As I understand it, the polar coordinates of a point is defined by the rectangular coordinates of that point according to the transformation T from R² to R² defined by(adsbygoogle = window.adsbygoogle || []).push({});

[tex]T:(x,y)\mapsto (\sqrt{x^2+y^2},tan\left(\frac{y}{x}\right))[/tex]

But this definition fails for y=pi and x=2 because tan(pi/2) is not defined.

We could defined it this way for [itex](x,y)\in \mathbb{R}^2 \backslash \{(x,y) \ \vert \ y/x = (n+1/2)\pi, \ n\in \mathbb{Z}\}[/itex], and by

[tex]T:(x,y)\mapsto (\sqrt{x^2+y^2}, Arccos_n \left(\frac{x}{\sqrt{x^2+y^2}}\right))[/tex]

for [itex](x,y) \in \{(x,y) \ \vert \ y/x = (n+1/2)\pi, \ n\in \mathbb{Z}\}[/itex] and where Arccos_n is the inverse function of cos in the interval containing (n+1/2)pi.. i.e. [itex]Arccos_n(z): [-1,1]\rightarrow [n\pi, (n+1)\pi][/itex].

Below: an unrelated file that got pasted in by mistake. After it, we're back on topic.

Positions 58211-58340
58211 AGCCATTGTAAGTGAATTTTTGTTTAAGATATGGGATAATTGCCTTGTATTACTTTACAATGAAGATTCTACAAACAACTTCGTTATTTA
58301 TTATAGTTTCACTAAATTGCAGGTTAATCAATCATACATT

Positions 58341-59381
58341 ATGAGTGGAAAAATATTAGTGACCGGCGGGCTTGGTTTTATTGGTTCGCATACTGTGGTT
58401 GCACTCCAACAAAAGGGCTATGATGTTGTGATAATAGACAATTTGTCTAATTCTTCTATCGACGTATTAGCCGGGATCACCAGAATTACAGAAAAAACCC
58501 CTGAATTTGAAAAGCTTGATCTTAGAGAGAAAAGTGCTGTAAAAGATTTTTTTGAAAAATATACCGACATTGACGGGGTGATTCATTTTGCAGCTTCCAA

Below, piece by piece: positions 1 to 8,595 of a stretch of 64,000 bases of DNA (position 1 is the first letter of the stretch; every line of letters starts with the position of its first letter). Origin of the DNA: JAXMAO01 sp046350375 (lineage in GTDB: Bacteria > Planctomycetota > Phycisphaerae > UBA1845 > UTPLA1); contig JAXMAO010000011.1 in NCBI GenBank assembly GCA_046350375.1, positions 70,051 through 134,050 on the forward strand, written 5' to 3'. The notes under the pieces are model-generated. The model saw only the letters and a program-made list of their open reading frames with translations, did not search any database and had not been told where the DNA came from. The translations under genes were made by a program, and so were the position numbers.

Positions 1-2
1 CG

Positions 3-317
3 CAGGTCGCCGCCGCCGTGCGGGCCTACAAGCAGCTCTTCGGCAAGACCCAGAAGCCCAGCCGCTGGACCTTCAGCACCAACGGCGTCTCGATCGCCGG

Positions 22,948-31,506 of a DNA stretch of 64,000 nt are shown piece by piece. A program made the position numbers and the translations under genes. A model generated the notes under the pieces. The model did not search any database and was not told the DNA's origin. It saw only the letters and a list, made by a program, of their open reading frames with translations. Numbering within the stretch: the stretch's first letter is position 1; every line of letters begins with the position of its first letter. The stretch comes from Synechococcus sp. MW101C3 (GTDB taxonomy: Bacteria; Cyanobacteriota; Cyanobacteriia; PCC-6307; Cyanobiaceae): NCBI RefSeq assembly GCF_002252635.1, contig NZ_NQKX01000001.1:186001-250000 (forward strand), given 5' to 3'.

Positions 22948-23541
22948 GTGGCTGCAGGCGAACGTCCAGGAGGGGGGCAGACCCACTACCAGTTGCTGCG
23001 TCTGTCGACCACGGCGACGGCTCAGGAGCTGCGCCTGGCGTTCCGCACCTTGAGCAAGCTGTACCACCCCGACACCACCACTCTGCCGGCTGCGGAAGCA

This is phenomenally ugly. Is there a nicer way to define the polar coordinates?

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# Polar coordinates?

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